Carpentry time, once again. It's something I know how to do. But inevitably there's going to be some maintenance involved. It's no longer a piano - or the box it came in - but might be approaching a boat.
It was a tough day Friday: went to exchange some 5/4 mahogany for lengths that will work much better for the top of the handrail, which required yet another drive to Zion Crossroads. But at least Cody worked out an $8.92 refund.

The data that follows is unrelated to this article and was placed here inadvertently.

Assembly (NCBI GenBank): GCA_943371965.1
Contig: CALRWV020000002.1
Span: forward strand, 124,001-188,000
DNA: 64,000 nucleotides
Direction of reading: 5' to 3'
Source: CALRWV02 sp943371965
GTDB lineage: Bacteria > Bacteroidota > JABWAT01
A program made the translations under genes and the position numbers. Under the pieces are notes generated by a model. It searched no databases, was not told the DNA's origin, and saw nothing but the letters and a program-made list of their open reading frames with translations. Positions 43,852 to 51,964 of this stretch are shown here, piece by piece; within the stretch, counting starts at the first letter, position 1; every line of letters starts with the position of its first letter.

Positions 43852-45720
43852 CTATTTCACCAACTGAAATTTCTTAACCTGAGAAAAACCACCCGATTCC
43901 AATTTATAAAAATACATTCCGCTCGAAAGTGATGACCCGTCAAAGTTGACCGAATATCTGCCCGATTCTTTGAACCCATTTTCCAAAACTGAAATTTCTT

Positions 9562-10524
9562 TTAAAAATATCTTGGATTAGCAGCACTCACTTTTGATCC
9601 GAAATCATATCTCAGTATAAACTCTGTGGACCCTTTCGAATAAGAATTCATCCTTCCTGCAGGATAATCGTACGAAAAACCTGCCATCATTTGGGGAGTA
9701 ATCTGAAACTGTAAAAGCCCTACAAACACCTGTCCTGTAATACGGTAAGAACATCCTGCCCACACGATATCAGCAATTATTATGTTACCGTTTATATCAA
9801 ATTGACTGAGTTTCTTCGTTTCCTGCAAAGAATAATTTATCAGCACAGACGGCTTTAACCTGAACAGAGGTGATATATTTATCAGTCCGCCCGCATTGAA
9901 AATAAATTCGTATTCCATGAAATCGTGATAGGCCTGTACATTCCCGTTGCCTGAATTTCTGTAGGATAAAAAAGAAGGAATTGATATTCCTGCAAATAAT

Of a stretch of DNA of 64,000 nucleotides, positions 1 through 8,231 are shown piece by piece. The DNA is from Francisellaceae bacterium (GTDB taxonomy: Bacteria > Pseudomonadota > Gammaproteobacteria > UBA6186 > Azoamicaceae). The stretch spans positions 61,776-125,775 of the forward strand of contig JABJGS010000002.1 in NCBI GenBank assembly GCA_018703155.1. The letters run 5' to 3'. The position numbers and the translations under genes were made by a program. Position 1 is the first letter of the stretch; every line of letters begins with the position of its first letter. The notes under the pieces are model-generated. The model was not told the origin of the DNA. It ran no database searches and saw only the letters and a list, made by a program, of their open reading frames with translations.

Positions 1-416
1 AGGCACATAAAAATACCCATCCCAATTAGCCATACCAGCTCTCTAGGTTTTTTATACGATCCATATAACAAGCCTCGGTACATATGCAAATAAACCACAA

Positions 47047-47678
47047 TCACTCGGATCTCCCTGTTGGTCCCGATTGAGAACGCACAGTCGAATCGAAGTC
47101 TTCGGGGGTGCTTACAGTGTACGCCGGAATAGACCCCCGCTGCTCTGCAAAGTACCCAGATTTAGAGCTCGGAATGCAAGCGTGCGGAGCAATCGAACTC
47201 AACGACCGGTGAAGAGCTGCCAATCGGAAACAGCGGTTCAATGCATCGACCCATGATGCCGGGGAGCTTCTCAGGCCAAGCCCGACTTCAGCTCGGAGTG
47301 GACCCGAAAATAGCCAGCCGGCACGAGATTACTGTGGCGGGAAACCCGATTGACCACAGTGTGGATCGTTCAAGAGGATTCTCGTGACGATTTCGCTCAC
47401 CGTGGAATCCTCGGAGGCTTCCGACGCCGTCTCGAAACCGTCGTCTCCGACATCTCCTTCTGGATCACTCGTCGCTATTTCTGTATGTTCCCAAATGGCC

My layout drawing for the convex curve made me fairly confident that I could get the four required pieces out of the expected 1'-1" x 15'-1" board. This did not take into account the inevitable cracks and gouges created by careless lift truck drivers spearing the material with their forks as they move it around the yard. And as inevitable as these defects are, it goes without saying that they always appear at the center of the piece of material, usually in a location that cannot be cut out. In this case I had two curved pieces laid out along the length of the board, so naturally one of the apexes of the curves had to hit on the defect. Nor had I expected that one end of the material would be 13 inches wide and the other would be only 12-1/2. All of this to explain that three of the four pieces were indeed cut to the required size. But the fourth falls off the edge of the board and so may be something like six inches short of the desired length. Oh well, there are only so many things one can take into account, without making an offering to Murphy. I've got enough material to make the complete curve, but the joints may not fall where I wanted them, on support posts.